Now you have to look at the DNA sample that was collected. With DNA mixtures, this gets tough.

If single-source DNA is like basic arithmetic and a two-person mixture is like algebra, then a complicated mixture is like calculus!

The quotes above are from John Butler of the National Institute of Standards and Technology, who has a concern about how all of the different laboratories interpret DNA mixtures. Ideally, all labs should work together to have a consistent, verifiable way to interpret these mixtures.

We wanted to see if there were established methodologies that worked better than others when tested, and where those limits were being drawn. What we found is that there is not enough publicly available data to enable an external and independent assessment of the degree of reliability of DNA mixture interpretation practices.

NIST, as it does in other areas, seeks to advance the science, and is urging stakeholders to work together to do so.

But wait; there’s more on DNA mixtures!

While NIST has been conducting the work above, the National Institute of Justice have been funding other work.

Michael Marciano, research assistant professor and director for research in the Forensic and National Security Sciences Institute (FNSSI) within the College of Arts and Sciences, and Jonathan Adelman, research assistant professor in FNSSI, have invented a novel hybrid machine learning approach (MLA) to mixture analysis (U.S. patent number 10,957,421). Their method combines the strengths of current computational and expert analysis approaches with those in data mining and artificial intelligence.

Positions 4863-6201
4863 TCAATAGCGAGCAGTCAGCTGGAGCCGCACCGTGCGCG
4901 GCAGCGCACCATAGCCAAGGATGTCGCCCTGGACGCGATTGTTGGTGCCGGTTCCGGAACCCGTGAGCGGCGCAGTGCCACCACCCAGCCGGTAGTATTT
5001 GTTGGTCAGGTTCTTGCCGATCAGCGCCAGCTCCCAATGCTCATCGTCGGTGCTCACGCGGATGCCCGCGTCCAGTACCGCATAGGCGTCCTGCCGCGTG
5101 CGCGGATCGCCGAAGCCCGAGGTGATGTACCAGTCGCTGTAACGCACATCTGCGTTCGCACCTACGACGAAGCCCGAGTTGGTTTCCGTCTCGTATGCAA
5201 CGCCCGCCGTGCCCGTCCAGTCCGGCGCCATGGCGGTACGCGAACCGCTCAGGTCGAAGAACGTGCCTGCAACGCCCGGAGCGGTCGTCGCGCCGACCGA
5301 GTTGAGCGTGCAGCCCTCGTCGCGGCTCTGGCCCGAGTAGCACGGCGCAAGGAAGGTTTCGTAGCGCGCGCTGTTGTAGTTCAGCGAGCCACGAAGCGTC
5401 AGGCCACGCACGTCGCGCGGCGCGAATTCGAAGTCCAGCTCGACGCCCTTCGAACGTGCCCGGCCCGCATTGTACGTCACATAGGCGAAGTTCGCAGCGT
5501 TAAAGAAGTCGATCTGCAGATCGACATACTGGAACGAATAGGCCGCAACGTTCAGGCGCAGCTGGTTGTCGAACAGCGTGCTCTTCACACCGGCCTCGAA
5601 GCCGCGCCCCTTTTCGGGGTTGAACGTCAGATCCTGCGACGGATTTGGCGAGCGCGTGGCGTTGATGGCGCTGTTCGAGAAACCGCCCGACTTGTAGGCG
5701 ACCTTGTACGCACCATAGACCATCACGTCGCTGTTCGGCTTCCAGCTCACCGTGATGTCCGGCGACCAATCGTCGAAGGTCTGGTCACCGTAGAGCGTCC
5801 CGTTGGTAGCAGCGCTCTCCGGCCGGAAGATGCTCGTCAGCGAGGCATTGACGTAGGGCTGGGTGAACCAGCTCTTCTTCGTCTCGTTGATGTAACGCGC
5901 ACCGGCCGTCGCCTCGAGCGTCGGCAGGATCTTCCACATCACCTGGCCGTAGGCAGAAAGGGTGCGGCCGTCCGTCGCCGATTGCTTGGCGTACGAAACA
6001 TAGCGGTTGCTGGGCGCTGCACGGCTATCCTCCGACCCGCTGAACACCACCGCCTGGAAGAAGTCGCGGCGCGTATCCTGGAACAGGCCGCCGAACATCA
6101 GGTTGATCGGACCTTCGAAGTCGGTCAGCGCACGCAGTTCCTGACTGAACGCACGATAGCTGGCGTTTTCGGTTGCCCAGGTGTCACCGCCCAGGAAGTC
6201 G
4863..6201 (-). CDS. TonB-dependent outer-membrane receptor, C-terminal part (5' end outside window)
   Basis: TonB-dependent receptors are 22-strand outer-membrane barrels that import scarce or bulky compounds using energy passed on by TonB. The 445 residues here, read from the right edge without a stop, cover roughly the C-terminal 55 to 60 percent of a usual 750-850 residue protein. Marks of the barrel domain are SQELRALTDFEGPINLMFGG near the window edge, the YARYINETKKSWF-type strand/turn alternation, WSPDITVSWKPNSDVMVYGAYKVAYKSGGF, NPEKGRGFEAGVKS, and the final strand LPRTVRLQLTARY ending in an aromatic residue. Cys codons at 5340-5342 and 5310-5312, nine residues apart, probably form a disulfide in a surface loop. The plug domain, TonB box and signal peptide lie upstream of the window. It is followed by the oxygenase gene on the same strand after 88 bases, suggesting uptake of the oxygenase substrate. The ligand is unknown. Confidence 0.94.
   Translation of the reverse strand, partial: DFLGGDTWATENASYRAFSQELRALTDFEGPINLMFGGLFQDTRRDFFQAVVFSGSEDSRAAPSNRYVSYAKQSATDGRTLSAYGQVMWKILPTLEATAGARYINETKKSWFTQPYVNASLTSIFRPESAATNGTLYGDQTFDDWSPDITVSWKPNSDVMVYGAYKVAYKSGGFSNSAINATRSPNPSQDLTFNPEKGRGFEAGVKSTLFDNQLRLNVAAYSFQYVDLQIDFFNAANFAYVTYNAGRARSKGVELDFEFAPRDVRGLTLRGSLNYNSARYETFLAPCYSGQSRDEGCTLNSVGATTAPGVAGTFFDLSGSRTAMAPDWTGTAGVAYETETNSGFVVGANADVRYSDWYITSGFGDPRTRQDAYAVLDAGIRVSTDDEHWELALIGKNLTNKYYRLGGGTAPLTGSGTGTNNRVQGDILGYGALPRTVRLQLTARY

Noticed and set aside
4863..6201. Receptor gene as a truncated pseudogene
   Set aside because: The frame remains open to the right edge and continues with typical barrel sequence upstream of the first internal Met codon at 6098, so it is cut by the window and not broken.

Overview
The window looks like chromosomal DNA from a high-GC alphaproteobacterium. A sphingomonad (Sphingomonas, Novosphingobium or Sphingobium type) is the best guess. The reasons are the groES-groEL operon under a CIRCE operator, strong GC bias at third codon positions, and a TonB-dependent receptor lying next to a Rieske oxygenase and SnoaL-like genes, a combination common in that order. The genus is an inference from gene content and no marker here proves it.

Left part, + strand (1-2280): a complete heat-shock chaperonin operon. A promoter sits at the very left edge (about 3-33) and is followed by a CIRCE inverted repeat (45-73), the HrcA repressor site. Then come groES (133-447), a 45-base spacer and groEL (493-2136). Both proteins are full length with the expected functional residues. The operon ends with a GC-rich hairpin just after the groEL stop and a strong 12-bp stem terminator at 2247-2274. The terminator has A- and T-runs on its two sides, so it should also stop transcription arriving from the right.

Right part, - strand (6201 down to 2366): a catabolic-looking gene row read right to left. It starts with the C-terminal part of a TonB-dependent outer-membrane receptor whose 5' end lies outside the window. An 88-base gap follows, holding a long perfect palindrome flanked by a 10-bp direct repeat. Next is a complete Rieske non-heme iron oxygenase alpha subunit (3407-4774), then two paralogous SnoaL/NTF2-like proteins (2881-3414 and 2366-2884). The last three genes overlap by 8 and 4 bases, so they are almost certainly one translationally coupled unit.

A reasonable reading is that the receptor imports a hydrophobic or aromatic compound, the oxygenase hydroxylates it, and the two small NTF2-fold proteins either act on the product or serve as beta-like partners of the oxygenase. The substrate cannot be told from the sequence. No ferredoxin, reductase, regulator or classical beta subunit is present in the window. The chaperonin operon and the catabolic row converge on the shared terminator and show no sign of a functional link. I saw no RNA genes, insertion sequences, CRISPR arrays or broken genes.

Marciano and Adelman received funding from the National Institute of Justice to further develop their idea in 2014. Although this intellectual property has not been fully developed for commercial use, they are pursuing funding to transition the technology. Once this is done, they are hopeful that the new method will be used throughout the law enforcement and criminal justice communities, specifically by forensic DNA scientists and the legal community.

Actually, once the intellectual property has been developed for commercial use, it will NOT be used THROUGHOUT the law enforcement and criminal justice communities. It will be used by PORTIONS of the law enforcement and criminal justice communities, while OTHERS within the community will use commercial products from competitors.

Commercialization of a product actually works AGAINST universal acceptance, except in very limited cases. Take commercialization of fingerprinting products. As Chapter 6 of The Fingerprint Sourcebook details, independent research was performed in four separate countries (France, Japan, the UK, and the US) which, after commercialization, led to three (now two) separate fingerprinting products: NEC’s product from Japanese research, and IDEMIA’s product from separate French (Morpho) and United States (Printrak) research. This initial research, combined with subsequent research that led to additional products, led to an interoperability issue, despite efforts from NIST to advance greater inoperability.

Will NIST have to do the same thing to reconcile competing DNA mixture analysis methods?